Exercise High Speech
I learned this important skill from professional speaker Linda Larsen, who also has experience in acting. Memorize the narrative or presentation as quickly as you can. This is a method used by actors to memorize lines. Additionally, it excels at presentations. My favorite.
Practice Order Outside Of
It’s quite difficult to remember a long list of terms. It’s far simpler to learn the presentation’s “scenes” and practice them out of order so you may switch between them whenever you practice.
All of my presentations are written in five-minute chunks. I find it lot simpler to memorize and maintain my place in the lecture thanks to these sections.
Learn to use the outline
I’ll practice not just giving the presentation but also reciting its main points, outline, and line-by-line development of my argument. Without the need for PowerPoint slides as cues, this helps me maintain my concentration on stage.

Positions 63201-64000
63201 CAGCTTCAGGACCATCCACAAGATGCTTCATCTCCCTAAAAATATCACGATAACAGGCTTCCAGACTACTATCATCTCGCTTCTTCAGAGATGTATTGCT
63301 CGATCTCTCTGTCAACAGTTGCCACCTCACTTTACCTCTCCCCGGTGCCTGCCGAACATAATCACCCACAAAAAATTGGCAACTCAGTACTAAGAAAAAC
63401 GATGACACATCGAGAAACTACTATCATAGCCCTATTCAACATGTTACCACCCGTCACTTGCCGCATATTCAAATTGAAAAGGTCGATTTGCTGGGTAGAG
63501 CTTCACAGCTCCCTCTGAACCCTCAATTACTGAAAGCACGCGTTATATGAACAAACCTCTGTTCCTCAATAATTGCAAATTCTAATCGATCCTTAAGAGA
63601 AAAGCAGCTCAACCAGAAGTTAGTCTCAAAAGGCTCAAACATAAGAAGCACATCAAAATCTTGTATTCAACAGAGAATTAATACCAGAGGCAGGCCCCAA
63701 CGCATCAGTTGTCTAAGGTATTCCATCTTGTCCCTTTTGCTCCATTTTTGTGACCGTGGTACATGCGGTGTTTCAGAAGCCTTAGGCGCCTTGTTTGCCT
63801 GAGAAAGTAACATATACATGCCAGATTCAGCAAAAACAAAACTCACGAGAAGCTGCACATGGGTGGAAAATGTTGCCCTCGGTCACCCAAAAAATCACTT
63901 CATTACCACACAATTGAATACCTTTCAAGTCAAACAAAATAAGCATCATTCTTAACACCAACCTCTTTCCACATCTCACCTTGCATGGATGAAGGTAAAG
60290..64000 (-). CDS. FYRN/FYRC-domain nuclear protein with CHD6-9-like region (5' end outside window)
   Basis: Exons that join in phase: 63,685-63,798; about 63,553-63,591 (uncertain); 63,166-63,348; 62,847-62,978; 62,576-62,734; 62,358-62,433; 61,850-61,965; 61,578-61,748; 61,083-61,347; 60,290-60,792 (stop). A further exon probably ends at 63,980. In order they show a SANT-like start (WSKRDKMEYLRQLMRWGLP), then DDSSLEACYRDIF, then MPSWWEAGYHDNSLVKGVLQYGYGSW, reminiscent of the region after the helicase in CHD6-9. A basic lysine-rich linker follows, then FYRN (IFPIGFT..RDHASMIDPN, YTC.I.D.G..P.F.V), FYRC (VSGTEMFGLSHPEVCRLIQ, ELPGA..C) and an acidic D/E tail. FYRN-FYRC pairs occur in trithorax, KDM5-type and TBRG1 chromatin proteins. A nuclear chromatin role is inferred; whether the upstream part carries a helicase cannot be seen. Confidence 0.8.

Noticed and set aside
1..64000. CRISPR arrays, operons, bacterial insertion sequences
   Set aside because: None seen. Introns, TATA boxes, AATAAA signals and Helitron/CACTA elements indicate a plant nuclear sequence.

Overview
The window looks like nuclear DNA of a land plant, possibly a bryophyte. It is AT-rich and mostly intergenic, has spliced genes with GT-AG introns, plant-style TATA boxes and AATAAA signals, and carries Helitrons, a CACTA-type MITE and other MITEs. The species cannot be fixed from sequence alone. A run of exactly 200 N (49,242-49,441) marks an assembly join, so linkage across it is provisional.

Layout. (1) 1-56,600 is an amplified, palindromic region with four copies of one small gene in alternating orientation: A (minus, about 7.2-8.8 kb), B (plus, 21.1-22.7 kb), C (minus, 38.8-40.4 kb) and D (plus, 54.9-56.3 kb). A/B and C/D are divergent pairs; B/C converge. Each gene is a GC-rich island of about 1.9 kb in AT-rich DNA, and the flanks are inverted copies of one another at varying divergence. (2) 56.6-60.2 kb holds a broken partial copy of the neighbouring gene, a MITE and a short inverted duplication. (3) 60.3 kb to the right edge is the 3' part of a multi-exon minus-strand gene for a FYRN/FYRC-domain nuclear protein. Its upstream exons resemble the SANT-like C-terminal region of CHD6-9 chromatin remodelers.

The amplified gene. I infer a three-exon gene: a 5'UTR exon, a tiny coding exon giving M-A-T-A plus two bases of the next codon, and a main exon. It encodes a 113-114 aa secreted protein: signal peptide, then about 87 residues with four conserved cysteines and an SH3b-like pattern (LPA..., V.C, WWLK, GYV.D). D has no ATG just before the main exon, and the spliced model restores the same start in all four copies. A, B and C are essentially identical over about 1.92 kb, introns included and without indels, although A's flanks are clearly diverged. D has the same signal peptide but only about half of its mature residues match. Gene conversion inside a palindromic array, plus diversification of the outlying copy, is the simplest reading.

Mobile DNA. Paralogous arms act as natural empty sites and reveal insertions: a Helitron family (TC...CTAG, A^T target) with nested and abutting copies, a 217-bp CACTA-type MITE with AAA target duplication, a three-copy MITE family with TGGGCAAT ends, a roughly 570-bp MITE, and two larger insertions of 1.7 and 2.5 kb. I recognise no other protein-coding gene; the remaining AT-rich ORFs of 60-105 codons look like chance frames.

There is no absolute prohibition on using notes. Unless it’s a brand-new article, in which case I frequently just print out the outline, I rarely utilize notes. Don’t read your notes if you use them. Make sure everything flows naturally when you get on stage by practicing with your notes. On occasion, I’ll carry a black music stand, and my notes are written in a pretty large type into a black binder. If someone does spot me turning the pages, they don’t really seem to care.
The secret to being ready is practice. But even the best of us make mistakes from time to time. Own your mistakes and enjoy the experience. The audience understands that you are a human, and occasionally, acknowledging that you have lost track of where you are will win them over.
Do you require further assistance? Enroll in StoryImpactAcademy.com today!